Stornoway, Quebec

Apr 10 2023 | By More

★★★★☆   Wild Gaelic Western

Traverse: Sat 8 April 2023
Review by Allan Wilson

Theatre Gu Leòr’s, Stornoway, Quebec, is a wild Gaelic Western, based loosely around the real figure of Donald Morrison, the Mégantic Outlaw, and set in a failing hotel in Quebec.

Morrison, whose parents emigrated from Lewis in 1840 to join the Gaelic community around Lac Mégantic, became a cowboy in Texas, but fell into a life of crime after being cheated out of his family farm, then setting fire to it to prevent the new owner profiting. As the authorities pursued him, he eventually found sanctuary back in his home community in Quebec.

Daibhidh Walker and Elspeth Turner. Pic: Mihaela Bodlovic

Calum L MacLeòid’s play, directed by Muireann Kelly, brings five characters into a remote hotel saloon as a snowstorm approaches. In her opening soliloquy, Elspeth Turner as the feisty Màiri MacNeill, switches between Gaelic and English in the one scene where surtitles are not provided. Turner gets MacNeill’s message across, however, through vivid expression as she talks about her past history with Morrison.

They had led the best cattle rustling gang in Texas until Morrison betrayed MacNeill and the other members of the gang. She had become a bounty hunter, determined to bring Morrison to justice. MacNeill’s heart still longs for a return to Barra, which her family had to leave during the Highland Clearances.

complex character

MacNeill is welcomed to the saloon in search of a room by hotel owner Jean Baptiste Bouchard and his wife, Uilleamina. Sam James Smith ably demonstrates the stress that Bouchard is experiencing from knowing that his business is failing, but could be given a lifeline through hosting a team of Pinkerton agents as they attempt to find Morrison.

Uilleamina, possibly the most complex character in the play, is brought to life by MJ Deans, conveying both her inner strength and her vulnerability as she is struggles with a difficult pregnancy, only partially eased by medication, while being haunted by memories of the Scotland she never knew.

Daibhidh Walker, Elspeth Turner, Sam James Smith and MJ Deans. Pic: Mihaela Bodlovic

Daibhidh Walker’s Major Malcolm MacAuley is the villain of the piece, having been ultimately responsible for the loss of Morrison’s farm. There are regular hints of other underhand schemes from which he hopes to profit.

The final character to appear is Morrison, himself, neatly portrayed by Dòl Eòin MacKinnon not as the expected gun-toting, loud-mouthed hero, but as a restrained, polite character to whom things are done, rather than as a doer. He is overcome with relative ease by MacNeill in the inevitable bar-room brawl.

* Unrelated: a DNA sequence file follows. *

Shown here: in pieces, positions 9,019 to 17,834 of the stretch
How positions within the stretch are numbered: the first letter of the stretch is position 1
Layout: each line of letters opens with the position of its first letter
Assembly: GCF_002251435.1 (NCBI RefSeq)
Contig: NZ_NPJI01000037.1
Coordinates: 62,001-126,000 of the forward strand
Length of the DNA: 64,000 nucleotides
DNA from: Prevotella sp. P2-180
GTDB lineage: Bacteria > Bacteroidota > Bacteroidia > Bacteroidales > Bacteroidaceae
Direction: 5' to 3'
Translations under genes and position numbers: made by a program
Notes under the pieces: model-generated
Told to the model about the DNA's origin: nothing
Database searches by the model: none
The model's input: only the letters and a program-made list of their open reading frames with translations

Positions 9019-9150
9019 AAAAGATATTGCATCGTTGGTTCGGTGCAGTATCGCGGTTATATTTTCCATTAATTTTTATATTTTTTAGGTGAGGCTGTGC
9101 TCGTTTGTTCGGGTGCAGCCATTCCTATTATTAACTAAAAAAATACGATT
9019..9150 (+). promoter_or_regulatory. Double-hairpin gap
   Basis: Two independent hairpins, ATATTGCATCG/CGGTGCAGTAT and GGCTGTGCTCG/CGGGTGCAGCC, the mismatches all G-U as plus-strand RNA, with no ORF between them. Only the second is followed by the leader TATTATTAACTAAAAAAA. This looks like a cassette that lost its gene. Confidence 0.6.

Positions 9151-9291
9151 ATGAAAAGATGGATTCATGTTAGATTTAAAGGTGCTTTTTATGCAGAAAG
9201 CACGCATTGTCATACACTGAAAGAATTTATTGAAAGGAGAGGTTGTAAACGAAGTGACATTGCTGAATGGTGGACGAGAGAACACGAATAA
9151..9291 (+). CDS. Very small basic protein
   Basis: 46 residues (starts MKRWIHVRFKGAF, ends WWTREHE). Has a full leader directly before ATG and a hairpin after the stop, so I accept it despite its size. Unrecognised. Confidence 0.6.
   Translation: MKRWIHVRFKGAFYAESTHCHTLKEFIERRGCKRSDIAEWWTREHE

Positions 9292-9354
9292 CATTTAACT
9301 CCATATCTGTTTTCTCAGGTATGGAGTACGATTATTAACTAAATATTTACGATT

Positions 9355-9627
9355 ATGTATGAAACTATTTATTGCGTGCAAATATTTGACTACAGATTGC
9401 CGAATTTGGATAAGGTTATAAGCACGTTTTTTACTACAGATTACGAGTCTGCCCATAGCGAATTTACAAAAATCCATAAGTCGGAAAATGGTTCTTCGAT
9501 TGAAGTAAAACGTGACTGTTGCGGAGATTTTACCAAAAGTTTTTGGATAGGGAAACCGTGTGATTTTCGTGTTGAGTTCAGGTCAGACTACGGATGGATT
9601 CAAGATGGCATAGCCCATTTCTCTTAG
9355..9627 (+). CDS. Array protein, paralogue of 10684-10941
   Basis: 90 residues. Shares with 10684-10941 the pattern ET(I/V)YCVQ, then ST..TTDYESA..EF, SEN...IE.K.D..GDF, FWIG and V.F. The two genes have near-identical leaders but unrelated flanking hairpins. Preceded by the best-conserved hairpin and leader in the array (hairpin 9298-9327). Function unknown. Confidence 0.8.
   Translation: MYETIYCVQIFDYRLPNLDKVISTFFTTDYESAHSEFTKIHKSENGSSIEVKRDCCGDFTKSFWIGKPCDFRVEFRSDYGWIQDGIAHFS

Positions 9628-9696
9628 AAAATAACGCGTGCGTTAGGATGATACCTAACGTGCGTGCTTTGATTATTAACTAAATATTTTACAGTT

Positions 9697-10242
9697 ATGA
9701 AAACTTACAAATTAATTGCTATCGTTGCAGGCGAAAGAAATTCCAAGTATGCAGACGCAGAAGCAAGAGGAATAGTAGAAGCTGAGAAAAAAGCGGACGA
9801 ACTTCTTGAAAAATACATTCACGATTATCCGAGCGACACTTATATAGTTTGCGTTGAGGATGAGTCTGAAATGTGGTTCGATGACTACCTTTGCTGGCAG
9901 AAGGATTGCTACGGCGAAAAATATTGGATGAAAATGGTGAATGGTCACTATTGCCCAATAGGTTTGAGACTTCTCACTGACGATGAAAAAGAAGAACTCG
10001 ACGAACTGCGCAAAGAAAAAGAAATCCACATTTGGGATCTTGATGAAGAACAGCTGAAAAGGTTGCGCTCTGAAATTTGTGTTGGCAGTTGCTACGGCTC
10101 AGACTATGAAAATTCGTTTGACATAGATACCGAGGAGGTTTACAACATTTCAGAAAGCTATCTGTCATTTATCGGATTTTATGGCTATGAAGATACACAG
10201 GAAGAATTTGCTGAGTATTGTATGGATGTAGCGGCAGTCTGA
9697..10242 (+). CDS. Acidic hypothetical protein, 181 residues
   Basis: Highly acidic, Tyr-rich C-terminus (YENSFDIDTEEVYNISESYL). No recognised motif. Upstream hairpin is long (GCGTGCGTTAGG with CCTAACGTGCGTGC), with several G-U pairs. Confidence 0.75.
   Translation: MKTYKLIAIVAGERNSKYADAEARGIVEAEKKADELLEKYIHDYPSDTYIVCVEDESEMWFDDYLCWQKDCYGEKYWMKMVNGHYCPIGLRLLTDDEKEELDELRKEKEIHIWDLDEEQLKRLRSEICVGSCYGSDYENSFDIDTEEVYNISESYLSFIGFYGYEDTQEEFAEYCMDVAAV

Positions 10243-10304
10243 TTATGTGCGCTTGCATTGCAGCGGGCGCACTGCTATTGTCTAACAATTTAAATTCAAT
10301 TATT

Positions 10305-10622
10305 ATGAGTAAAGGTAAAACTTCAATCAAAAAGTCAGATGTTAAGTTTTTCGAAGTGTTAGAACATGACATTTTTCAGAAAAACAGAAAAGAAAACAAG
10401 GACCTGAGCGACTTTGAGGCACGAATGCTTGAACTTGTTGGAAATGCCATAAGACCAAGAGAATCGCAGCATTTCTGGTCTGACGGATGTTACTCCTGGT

Tensions rise and alliances are formed and broken as and it all gets rather explosive as the characters are forced to remain in the saloon by the arrival of the snowstorm, when some would rather be elsewhere.

Dòl Eòin MacKinnon and Elspeth Turner. Pic: Mihaela Bodlovic

Underlying the whole performance is the strong sense of the Gaelic culture that still persists in many communities, with the importance of story-telling, poetry, loyalty to family and community, and a yearning for the old country. Matt Padden’s sound design maintains this theme with Gaelic song (beautifully delivered by MJ Deans), and fiddle, with the transfer to Canada hinted at by the addition of traditional Quebecois foot-stamping. There are also occasional plaintiff notes from a harmonica, echoing the spaghetti Westerns of the 1960s.

In addition to the surtitles, providing translation for most of the Gaelic dialogue, BSL is provided by the almost ghostly figure of Catherine King, drifting through scenes in period costume, largely ignored by the rest of the cast.

vivid soundscape

Becky Minto and Emma Jones on set and lighting design respectively, have created a believable, ramshackle saloon setting, which, thanks in no little part to Padden’s vivid soundscape, feels threatened by snow.

With this splendid production, Theatre Gu Leòr may have created a new genre, the Gaelic Western. Where can they go next? They emphasise that ‘All characters and events in this show, even those based on real people, are entirely fictional – dead or alive!’. Perhaps they might consider trying to tell the real story of Donald Morrison in their next production…

Running time: Two hours (with a 20 minute interval)
Traverse, 10 Cambridge Street, EH1 2ED.
Sat 8 April 2023
Evening: 7.30pm (Run ended)

Stornoway, Quebec On Tour:

Eden Court, Inverness
Tue 11 April 2023
One performance: 7pm.
Tickets and details: Book here.

Tron Theatre, 63 Trongate, Glasgow, G1 5HB
Thurs 13 – Sat 15 April 2023
Evenings: 7.30pm.
Tickets and details: Book here.

Elspeth Turner, Dòl Eòin MacKinnon, MJ Deans, Sam James Smith and Catherine King. Pic: Mihaela Bodlovic


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